• 2012 – Gravity of Center, directed by Thibaut Duverneix, Canada

The Deluxe Award for Best Performance in a Live-Action Short[edit]

  • 2008 – Death of Shula, Yosef Corman-Korman, Israel
  • 2010 – A Parachute Falling in Siberia, Noni Hazlehurst, Anthony Phelan, Australia
  • 2011 – Fathermotherchild (Vatermutterkind), Aline Kolditz and Lea Kolditz
  • 2012 – My Sweetheart (Mon amoureux), Miss Ming, France

Screenplay Giveaway[edit]

  • 2001 – Masterpiece Monday, Glenn Forbes
  • 2003 – Gold, Armen J. Kazazian
  • 2004 – Scarlet Runners, Teresa Hannigan
  • 2005 – Naoko Kumagai
  • 2006 – Funky Prairie Boy, Michael Schultz
  • 2007 – The Bridge, Lindsey Connell
  • 2008 – Big Head, Dylan Akio Smith
  • 2009 – She Said Lenny, Kate Hewlett
  • 2010 – Last Christmas, Geoffrey Redknap
  • 2011 - Sam and Rea's Fault, Jason Hreno
  • 2012 – Static, Tanya Lemke

Funding Forum Pitch Prize[edit]

  • 2001 – Firster's Dungeon, Sophie Hargest
  • 2007 – Where Do White People Go When the Long Weekend Comes? The Wondrous Journey of Delroy Kincaid, Powys Dewhurst; Belonging, Elizabeth Lazebnik


  1. ^ Katie Bailey, "Photo gallery: It's been a ‘short’ 2 weeks for the CFC". Playback, June 9, 2011.
  2. ^ Hickman, Angela. "The Worldwide Short Film Festival gets ready to roll out the red carpet" Archived 2012-07-28 at The National Post, Toronto, 11 May 2011
  3. ^ Droganes, Constance. "Rachel Weisz makes directorial debut at T.O. festival". CTV News. Archived from the original on 2 January 2012. Retrieved 1 December 2011.
  4. ^ a b Kinos-Goodin, Jesse. "Worldwide Short Film Festival: Size doesn't matter with these films". Archived from the original on 2013-01-29. Retrieved 14 June 2012.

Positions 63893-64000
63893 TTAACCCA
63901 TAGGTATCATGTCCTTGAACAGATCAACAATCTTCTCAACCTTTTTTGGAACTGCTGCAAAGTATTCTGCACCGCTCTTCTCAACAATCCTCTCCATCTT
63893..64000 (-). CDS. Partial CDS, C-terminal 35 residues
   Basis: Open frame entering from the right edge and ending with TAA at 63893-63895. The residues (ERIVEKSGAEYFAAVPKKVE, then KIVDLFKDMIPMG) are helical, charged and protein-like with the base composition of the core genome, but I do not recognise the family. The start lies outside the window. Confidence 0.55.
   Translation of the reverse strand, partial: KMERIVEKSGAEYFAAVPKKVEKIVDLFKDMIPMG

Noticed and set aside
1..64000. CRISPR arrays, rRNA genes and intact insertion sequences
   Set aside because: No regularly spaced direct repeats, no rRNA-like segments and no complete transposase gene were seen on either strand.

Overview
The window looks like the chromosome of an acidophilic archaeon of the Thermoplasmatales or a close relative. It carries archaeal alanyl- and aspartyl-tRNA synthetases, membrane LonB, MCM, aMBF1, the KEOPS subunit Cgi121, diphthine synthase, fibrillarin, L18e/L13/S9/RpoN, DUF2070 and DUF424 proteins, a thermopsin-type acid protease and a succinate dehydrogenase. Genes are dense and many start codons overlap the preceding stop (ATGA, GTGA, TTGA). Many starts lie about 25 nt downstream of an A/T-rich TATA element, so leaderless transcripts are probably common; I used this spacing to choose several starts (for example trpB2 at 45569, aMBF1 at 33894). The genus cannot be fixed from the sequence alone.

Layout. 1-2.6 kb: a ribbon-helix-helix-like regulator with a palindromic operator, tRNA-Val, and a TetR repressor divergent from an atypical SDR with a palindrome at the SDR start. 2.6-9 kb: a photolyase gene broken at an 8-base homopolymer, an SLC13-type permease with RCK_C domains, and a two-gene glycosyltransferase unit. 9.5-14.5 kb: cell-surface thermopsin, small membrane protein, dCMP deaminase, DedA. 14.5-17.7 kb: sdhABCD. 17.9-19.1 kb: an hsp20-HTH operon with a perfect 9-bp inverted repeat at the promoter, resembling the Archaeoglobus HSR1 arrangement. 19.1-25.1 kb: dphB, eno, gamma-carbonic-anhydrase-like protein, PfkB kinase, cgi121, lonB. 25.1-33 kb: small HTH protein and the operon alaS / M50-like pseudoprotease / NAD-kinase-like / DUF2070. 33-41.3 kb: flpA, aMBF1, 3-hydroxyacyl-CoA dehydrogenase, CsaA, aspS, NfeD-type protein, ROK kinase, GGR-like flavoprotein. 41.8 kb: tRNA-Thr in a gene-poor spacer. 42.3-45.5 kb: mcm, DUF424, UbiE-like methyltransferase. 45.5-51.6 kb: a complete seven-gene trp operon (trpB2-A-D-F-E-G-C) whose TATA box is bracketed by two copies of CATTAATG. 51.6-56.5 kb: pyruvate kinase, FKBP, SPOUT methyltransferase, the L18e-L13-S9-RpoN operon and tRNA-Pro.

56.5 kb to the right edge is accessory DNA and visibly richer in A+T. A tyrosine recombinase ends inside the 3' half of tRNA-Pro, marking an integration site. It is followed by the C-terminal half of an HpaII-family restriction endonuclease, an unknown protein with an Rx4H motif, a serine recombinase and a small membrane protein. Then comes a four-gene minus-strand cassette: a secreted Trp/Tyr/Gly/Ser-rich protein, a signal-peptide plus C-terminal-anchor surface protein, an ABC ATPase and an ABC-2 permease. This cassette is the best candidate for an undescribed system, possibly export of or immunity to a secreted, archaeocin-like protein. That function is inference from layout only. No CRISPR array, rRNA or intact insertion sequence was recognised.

5. ^ Handling, Piers. "Canadian Film Centre". The Canadian Encyclopedia. Retrieved 1 December 2011.
  6. ^ Slotek, Jim. "Short and sweet: Worldwide Short Film Festival long on (celebrity) talent". The Toronto Sun. Retrieved 1 December 2011.
  7. ^ a b "THE CANADIAN FILM CENTRE'S WORLDWIDE SHORT FILM FESTIVAL (6/6-10/01)". The Free Library. Retrieved 2 December 2011.
  8. ^ "Sheridan College (Canada) supports the efforts of Kalpesh Patel and Richie Mehta; the first Canadian students to produce an IMAX short film: at the same time, Sheridan College testing the viability of including a Large Format Media module to its Advanced Film & Television Program".
  9. ^ "Page from the 2002 Sheridan College calendar: the course description for the "Large Screen Production Techniques Primer (FILM4049)" module".
  10. ^ "CANADIAN SOCIETY OF CINEMATOGRAPHERS feature news item about Sheridan College students effort to produce an "IMAX" short film". Archived from the original on 2013-12-20. Retrieved 2013-12-19.
  11. ^ "Featuring Ryerson University (Canada) film student Mark Bethune's production of the action-packed "IMAX" short film, "Stage Fright," and the 2003 GSTA Survey, and strategic advice from IMAX industry professionals for future student filmmakers on how they might develop a Large Format "IMAX" short film productions in ways that would ensure success in IMAX's institutional theaters".
  12. ^ "The Giant Screen Theater Association in the U.S. tells the story of how Canadian students Kalpesh Patel, Richie Mehta and Mark Bethune succeeded at producing the 2nd and 3rd IMAX short films ever by students, in 2002 and 2003".
  13. ^ Vlessing, Etan (2 October 2014). "Berlin: Toronto Fest Offers Global Filmmakers Short Film Showcase". Hollywood Reporter - Short Cuts.
  14. ^ "WSFF website announcing festival hiatus". Archived from the original on 2001-05-06. Retrieved 2014-03-10.

External links[edit]